Chris Hayes

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Chris Hayes
MSNBC host Chris Hayes on 2012 Brooklyn Book Festival panel (8024131849).jpg
Hayes on the 2012 Brooklyn Book Festival panel
Born
Christopher Loffredo Hayes

(1979-02-28) February 28, 1979 (age 41)[1][2]
New York City, New York, U.S.
Alma materBrown University
OccupationPolitical commentator, news anchor, podcast host, and editor
EmployerNBCUniversal
Notable credit(s)
Up with Chris Hayes (MSNBC)
Editor-At-Large of The Nation
TelevisionAll In with Chris Hayes
(2013–present)
Political partyDemocratic
Spouse(s)
Kate Shaw
(m. after 2007)
Children3
WebsiteChrisHayes.org
Chris Hayes interviewed by Alan Miller

Christopher Loffredo Hayes (/hz/; born February 28, 1979)[2][3] is a commentator, cable television news anchor, and author.[4] Hayes hosts All In with Chris Hayes, a weekday news and opinion television show on MSNBC. Hayes also hosts a weekly MSNBC podcast, Why Is This Happening?[5] Hayes formerly hosted a weekend MSNBC show, Up with Chris Hayes. He is an editor-at-large of The Nation magazine.[6]

Early life[edit]

Hayes was born in Norwood, The Bronx, New York City,[2] one of three sons of Roger and Geri Hayes. His mother is of Italian descent and his father is of Irish Catholic ancestry.[7] His father moved to New York from Chicago while studying at a Jesuit seminary, and began community organizing in the Bronx.[8] Roger Hayes spent several years leading community organizing at the Community Service Society of New York and now works as an assistant commissioner for the NYC Department of Health. Hayes's mother was a school teacher and now works for the NYC Department of Education.[8] Hayes was raised Catholic,[9] but stopped attending services in college[9] and is now irreligious.[10]

He is a childhood friend and schoolmate of comedian Desus Nice.[11] Hayes attended New York City's prestigious Hunter College High School,[12] where his classmates included Immortal Technique[13] and Lin-Manuel Miranda, the latter of whom he directed in his first musical.[14] After graduating, Hayes attended Brown University, from which he graduated in 2001 with a Bachelor of Arts degree in philosophy.[citation needed]

Journalism career[edit]

Print[edit]

Beginning in August 2001,[15] for four years Hayes was a contributor to the independent weekly newspaper Chicago Reader, where he covered local and national politics. In late 2003,[16] he began a four-year stint at In These Times, a labor-focused monthly magazine based in Chicago, where he was a senior editor.

From 2005 to 2006, Hayes was a Schumann Center Writing Fellow at In These Times.[17] From 2006 through 2007, Hayes was a Puffin Foundation Writing Fellow at The Nation Institute,[18] and a contributing writer for The Nation. On November 1, 2007, The Nation named him its Washington, D.C. editor, succeeding David Corn.

Hayes wrote extensively on issues central to the liberal community, including what ails the Democratic Party in the post-9/11 era[19] and how the labor movement is changing.[20] He also reported on progressive activists' work to resuscitate the "public option" during the 2009–2010 health care fight when many political insiders wrote it off as dead.[21]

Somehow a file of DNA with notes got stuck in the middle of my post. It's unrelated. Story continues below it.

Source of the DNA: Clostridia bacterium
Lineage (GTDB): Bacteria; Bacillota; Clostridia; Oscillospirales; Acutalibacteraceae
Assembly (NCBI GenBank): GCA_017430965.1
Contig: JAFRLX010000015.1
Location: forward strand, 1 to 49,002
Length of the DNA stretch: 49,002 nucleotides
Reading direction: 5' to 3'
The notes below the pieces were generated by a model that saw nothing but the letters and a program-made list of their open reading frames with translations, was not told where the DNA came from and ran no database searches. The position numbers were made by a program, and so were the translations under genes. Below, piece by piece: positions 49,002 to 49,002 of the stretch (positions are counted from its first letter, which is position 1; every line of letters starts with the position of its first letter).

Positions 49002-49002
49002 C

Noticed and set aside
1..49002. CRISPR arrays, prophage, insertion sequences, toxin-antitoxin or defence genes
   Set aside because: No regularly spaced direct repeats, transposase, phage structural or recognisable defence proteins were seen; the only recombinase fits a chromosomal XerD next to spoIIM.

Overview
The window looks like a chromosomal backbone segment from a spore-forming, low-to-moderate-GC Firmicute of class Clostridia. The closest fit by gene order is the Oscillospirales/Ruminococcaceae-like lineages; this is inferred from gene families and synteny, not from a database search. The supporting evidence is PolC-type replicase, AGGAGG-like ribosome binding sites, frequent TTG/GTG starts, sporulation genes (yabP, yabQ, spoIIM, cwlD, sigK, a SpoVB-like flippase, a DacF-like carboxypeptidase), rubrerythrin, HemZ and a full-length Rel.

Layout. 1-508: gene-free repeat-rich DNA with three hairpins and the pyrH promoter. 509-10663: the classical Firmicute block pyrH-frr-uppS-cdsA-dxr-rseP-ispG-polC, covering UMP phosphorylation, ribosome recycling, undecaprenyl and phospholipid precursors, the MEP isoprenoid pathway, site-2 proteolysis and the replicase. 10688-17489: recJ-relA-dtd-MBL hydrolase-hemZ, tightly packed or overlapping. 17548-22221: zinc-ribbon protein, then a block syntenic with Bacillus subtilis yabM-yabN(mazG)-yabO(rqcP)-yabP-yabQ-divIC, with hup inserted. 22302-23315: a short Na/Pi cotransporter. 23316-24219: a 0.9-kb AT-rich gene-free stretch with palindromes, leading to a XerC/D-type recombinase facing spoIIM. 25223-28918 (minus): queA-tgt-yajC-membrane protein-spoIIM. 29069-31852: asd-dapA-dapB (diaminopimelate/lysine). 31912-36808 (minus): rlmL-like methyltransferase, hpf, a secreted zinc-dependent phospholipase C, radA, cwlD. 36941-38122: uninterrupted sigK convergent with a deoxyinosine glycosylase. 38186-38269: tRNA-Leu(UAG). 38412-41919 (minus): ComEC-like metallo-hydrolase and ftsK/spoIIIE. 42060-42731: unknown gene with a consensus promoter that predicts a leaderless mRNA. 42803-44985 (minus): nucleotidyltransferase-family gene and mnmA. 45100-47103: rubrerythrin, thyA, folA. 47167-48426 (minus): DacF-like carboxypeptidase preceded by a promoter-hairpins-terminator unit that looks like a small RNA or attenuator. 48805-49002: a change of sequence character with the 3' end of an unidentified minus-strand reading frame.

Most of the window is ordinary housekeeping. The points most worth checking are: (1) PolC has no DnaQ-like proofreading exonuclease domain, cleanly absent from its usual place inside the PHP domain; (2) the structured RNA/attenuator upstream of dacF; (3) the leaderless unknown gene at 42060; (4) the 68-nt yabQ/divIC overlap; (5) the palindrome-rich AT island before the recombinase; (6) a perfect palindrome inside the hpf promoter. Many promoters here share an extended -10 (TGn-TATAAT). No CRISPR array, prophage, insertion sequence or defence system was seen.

Hayes was an adjunct professor of English at St. Augustine College in Chicago and a Bernard L. Schwartz fellow at New America Foundation from 2008 to 2010.[17]

Cable news[edit]

Hayes guest-hosted The Rachel Maddow Show in July 2010 while Maddow was traveling in Afghanistan and later often filled in for Maddow when she was absent. Hayes has also hosted other MSNBC shows such as The Ed Show, Countdown With Keith Olbermann, and The Last Word with Lawrence O'Donnell.[17]

On November 5, 2010, MSNBC announced that Hayes would be filling in for Keith Olbermann during Olbermann's suspension. However, the network later backtracked after finding out that Hayes had also made political contributions—the issue over which Olbermann was being suspended.[22]

Hayes credits Maddow with his becoming a host at MSNBC, saying, "I absolutely would not be doing this if it weren't for her."[6]

Up with Chris Hayes[edit]

On August 1, 2011, MSNBC announced that Hayes would host a two-hour morning show on Saturdays and Sundays, each going into depth on current issues.[23] The first airing of Up with Chris Hayes was September 17, 2011,[24] and featured a live interview with former speaker and current Speaker of the House Nancy Pelosi.

On May 27, 2012, Memorial Day Weekend, Hayes made comments on air regarding the use of the word "heroism" as applied to American servicemen killed in action, stating, "I feel uncomfortable about the word because it seems to me that it is so rhetorically proximate to justifications for more war. And I don't want to obviously desecrate or disrespect the memory of anyone that's fallen, and obviously there are individual circumstances in which there is genuine, tremendous heroism, you know, hail of gunfire, rescuing fellow soldiers, and things like that. But it seems to me that we marshal this word in a way that is problematic. But maybe I'm wrong about that."[25] His remark generated widespread controversy.[26][27][28] Hayes initially defended his comment by urging people to listen to what he had actually said.[29] Nonetheless, he apologized on his blog.[30] Furthermore, on his June 2, 2012, show, he devoted a discussion to his comments and the disconnect between civilians and the military.[31]

All In with Chris Hayes[edit]

On March 14, 2013, MSNBC announced that Hayes would take over the time slot formerly hosted by Ed Schultz, who would move to the weekends. At 34 years old, he became the youngest host of a prime-time show on any of the country's major cable news channels.[32]

According to The New York Times, the change was made in the hopes that MSNBC can win a wider audience than it did with Schultz. Hayes was said to transition better to The Rachel Maddow Show because he is seen as just as policy-oriented as Maddow. "Chris has done an amazing job creating a franchise on weekend mornings," said Phil Griffin, the president of MSNBC. "He's an extraordinary talent and has made a strong connection with our audience."[32]